TENS of thousands of pounds are being handed to two councils in Gwent to clear chewing gum off pavements – and to encourage people to stop dropping it.

Newport and Blaenau Gwent councils are both being given £20,000 from the UK Government’s Chewing Gum Taskforce Grant Scheme as part of a nationwide effort to remove dropped gum from high streets.

Cleaning up dropped gum costs the UK taxpayer an estimated £7 million every year.

Wales’ deputy climate change minister Lee Waters said: “The need to get rid of chewing gum immediately after use means it is an item commonly disposed of irresponsibly, with gum staining present on more than two thirds of Wales’ streets.

“Cleaning streets of gum is expensive and labour-intensive. I’m really pleased this new fund has been established to support councils across Wales and encourage people to think about the issues caused by chewing gum litter.”

Elsewhere in Wales, Denbighshire and Swansea councils have also each been given £20,000, while Flintshire County Council has been handed £16,000.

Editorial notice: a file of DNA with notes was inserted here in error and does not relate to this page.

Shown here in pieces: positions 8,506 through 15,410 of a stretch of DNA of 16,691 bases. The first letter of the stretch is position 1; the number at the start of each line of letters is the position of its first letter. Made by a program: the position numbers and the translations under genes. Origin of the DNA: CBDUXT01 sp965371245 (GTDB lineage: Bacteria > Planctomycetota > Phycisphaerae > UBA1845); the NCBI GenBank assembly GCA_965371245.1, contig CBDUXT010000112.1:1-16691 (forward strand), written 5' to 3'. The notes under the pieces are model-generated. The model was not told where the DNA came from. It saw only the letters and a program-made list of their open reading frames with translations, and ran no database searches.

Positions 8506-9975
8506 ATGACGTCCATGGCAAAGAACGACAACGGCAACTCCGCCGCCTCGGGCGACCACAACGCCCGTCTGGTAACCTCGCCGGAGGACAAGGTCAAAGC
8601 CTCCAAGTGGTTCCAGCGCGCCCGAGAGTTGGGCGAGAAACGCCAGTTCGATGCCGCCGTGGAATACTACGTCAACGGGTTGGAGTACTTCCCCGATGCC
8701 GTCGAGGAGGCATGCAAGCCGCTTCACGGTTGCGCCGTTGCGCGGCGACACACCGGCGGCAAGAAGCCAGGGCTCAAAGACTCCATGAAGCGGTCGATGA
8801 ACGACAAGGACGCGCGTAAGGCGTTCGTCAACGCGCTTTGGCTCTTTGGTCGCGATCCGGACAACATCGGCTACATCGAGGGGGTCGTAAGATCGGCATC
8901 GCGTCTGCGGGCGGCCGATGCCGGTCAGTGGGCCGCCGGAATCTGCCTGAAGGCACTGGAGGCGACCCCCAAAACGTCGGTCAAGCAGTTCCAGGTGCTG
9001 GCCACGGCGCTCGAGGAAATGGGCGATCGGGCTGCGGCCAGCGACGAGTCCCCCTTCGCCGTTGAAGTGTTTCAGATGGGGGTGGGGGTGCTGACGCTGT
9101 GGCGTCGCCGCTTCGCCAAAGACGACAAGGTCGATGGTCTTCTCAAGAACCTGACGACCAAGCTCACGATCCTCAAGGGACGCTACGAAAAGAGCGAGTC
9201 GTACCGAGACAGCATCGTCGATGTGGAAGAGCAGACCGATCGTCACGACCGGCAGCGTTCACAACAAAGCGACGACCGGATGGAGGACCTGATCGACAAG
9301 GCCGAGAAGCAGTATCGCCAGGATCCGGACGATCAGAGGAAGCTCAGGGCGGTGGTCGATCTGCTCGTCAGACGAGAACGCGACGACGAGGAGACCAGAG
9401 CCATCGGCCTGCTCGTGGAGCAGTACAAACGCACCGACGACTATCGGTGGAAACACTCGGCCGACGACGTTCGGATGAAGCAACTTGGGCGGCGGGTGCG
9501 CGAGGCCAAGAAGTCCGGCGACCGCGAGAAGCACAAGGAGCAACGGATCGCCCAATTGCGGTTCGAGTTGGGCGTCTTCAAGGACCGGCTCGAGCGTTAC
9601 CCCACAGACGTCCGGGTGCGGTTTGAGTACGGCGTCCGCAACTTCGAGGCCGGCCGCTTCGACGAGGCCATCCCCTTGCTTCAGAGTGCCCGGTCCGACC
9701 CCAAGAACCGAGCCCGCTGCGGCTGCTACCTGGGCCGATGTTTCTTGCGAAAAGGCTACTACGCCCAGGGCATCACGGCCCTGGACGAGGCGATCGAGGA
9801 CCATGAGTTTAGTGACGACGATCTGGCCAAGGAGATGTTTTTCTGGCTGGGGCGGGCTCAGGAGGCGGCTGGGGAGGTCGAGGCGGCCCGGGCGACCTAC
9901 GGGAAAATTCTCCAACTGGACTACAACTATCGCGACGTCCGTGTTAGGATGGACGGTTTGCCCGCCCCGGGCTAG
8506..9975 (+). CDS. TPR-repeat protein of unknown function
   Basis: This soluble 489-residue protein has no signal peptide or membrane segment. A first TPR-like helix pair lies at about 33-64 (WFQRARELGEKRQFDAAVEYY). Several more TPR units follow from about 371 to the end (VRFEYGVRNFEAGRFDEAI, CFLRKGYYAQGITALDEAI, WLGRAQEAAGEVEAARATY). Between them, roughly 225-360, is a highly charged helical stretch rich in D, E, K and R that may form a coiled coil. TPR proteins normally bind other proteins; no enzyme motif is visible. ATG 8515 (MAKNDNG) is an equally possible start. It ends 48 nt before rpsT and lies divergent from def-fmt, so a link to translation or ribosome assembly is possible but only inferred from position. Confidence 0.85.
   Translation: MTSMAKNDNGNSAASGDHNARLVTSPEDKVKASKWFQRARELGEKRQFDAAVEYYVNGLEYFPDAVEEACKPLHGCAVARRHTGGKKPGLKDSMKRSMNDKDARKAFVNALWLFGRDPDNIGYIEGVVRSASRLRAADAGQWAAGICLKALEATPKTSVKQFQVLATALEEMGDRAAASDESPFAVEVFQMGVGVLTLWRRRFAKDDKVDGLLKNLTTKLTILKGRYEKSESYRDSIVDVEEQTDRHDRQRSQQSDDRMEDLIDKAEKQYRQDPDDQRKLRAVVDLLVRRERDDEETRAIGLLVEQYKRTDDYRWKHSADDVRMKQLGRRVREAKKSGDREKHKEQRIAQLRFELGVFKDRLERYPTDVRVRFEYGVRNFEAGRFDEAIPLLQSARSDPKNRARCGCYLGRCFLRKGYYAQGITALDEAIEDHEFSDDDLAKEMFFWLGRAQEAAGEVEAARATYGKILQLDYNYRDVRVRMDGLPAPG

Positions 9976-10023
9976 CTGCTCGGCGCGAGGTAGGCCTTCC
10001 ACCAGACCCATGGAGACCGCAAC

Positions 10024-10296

The Chewing Gum Taskforce Grant Scheme brings together governments across the UK and major chewing gum producers including Mars Wrigley, GlaxoSmithKline and Perfetti Van Melle, and is administered by Keep Britain Tidy.

Chief executive of Keep Britain Tidy Allison Ogden-Newton said: “This is an exciting new opportunity for councils to tackle the ongoing problem of gum pollution.

“The grants will allow councils to clean up historic gum litter staining in our towns and cities, as well as taking action to prevent people littering in the first place.”

Previous pilots have reportedly reduced gum littering by up to 64 per cent.

Littering is a criminal offence and Welsh local authorities can issue penalties of up to £150, rising up to £2,500 if convicted in court.